So, on the single afternoon and evening during which the story takes place, readers, though the narrator’s eyes, are allowed to see Minnie late in the day, feverish (presumably as a result of the rumored incident) and having trouble dressing while three seemingly sympathetic, but also salaciously curious, female friends await her story.

“While she was still dressing her friends called for her and sat while she donned her sheerest underthings and stockings and new voile dress.” Her friends told her (the narrator relates) that when she got over the shock, she was to tell them everything – “what he said and did.” Who was “he?”

In the eyes of a John McLendon, a WWI veteran who commanded troops and was cited for valor, any Black male would do. “What the hell difference does it make?” he asks when Hawkshaw suggests the sheriff investigate the rumored incident to discover who, if anyone, is to blame. “Are you going to let the black sons get away with it until one really does it?” (my emphasis), McLendon says.

But again back to Minnie: eventually she sallies forth, escorted through the town to a film by her friends, “fragile in her fresh dress” – pink in color readers eventually learn thanks to one observer.

And rather than the apparent lynching, about which readers are told nothing, what happened to Minnie is described in some detail. She wanted to break out laughing and hoped the film would help the laughter under control “so it would not waste away so fast and so soon.” She clearly wants to enjoy something she has apparently pulled off, but to no avail. Her friends hear her, take her home in a taxi “where they removed her pink voile and sheer underthings and stockings.”  They put her to bed and as her laughter, increasingly hysterical, turns to screams, send for a doctor, but since it was a Saturday evening, one couldn’t easily be found.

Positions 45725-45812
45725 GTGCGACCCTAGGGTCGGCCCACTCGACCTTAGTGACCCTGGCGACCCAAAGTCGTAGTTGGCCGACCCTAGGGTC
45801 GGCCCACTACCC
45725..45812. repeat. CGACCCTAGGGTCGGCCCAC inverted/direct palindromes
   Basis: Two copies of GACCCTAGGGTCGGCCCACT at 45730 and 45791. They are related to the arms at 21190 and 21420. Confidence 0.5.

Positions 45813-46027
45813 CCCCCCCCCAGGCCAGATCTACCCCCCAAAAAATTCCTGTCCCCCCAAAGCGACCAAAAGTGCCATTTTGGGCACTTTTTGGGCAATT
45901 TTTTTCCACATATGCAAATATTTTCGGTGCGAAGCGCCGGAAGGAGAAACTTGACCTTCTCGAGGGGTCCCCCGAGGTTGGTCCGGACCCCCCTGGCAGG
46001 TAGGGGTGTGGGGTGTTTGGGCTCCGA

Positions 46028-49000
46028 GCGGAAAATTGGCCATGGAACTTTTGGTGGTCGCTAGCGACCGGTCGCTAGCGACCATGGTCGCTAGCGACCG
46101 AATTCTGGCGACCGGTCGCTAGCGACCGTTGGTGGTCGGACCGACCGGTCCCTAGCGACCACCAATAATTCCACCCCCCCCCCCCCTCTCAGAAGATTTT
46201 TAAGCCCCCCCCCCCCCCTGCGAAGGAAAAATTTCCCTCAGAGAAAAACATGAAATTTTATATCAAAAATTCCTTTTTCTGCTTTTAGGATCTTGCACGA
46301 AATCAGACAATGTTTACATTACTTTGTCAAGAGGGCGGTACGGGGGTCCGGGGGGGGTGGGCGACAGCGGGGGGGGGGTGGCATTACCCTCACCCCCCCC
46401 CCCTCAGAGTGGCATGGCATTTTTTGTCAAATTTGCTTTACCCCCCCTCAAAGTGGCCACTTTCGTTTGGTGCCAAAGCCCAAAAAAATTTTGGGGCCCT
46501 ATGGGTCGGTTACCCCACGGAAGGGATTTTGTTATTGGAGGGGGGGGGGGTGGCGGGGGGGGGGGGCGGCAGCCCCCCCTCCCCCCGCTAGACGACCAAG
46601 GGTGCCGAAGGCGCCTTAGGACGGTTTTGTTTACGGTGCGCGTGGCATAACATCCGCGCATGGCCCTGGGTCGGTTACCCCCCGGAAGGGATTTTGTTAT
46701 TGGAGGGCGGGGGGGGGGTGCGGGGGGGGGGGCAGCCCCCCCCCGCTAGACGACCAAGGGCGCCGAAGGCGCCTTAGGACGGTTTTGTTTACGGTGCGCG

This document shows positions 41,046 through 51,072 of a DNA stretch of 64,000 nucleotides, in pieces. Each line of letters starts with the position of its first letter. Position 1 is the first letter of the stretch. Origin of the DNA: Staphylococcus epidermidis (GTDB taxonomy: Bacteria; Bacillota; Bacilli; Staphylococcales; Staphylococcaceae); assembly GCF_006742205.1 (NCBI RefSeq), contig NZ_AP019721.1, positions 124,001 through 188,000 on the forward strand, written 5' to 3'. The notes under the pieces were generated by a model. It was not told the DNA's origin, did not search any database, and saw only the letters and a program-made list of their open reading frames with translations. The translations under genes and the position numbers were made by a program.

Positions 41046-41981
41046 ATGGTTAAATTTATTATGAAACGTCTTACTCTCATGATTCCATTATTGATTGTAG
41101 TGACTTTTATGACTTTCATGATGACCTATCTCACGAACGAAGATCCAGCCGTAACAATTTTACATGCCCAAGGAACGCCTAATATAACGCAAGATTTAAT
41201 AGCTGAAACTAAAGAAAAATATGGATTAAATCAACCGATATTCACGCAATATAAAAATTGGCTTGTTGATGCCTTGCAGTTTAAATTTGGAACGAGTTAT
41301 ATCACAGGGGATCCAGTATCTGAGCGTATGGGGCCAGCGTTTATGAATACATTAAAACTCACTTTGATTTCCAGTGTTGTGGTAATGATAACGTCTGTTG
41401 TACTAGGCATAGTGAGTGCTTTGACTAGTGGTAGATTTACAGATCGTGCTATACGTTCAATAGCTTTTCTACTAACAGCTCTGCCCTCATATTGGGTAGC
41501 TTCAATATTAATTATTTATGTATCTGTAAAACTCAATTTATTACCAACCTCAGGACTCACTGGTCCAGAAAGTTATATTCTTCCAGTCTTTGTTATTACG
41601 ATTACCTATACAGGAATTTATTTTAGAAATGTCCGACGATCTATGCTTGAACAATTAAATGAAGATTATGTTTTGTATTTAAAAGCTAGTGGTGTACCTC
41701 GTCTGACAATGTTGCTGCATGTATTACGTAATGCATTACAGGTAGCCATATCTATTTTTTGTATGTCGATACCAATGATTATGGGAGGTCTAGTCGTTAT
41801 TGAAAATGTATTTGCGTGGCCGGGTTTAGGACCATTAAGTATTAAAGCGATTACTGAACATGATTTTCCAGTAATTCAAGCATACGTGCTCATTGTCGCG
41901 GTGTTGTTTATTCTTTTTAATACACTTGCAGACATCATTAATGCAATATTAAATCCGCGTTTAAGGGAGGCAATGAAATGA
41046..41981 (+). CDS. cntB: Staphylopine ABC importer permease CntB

An abandoned woman, one might argue, is a force of nature. While Dido limited the destruction by killing herself with a sword Aneas, her lover and the founder of Rome, had left her as a souvenir, Medea murdered her own sons by Jason, who abandoned her, as well as various others.

“Can one continue to live if one loses love?” Ferrante asks in an essay contained in her book of miscellany called Frantumaglia. “It seems like a pretty much discredited subject; in reality it’s the question most crudely posed by female existence. The loss of love is a failure; it causes an absence of sense.”  [my emphasis, again]

I think that based on what we know about her, Minnie fell in love with the bank clerk, or convinced herself she was in love and he loved her because, as a still-eligible woman who had never had such love, it was essential. She tried to swallow his desertion but couldn’t. It eventually built up to the point where retribution was necessary and since she apparently couldn’t take it out on him, she found a way to take it out on society.

She’s laughing because society bought it as she knew society would. In her pink voile dress and sheer underthings, she represented herself as fragile white Southern womanhood, viewed as being always under threat of transgressive Black male desires.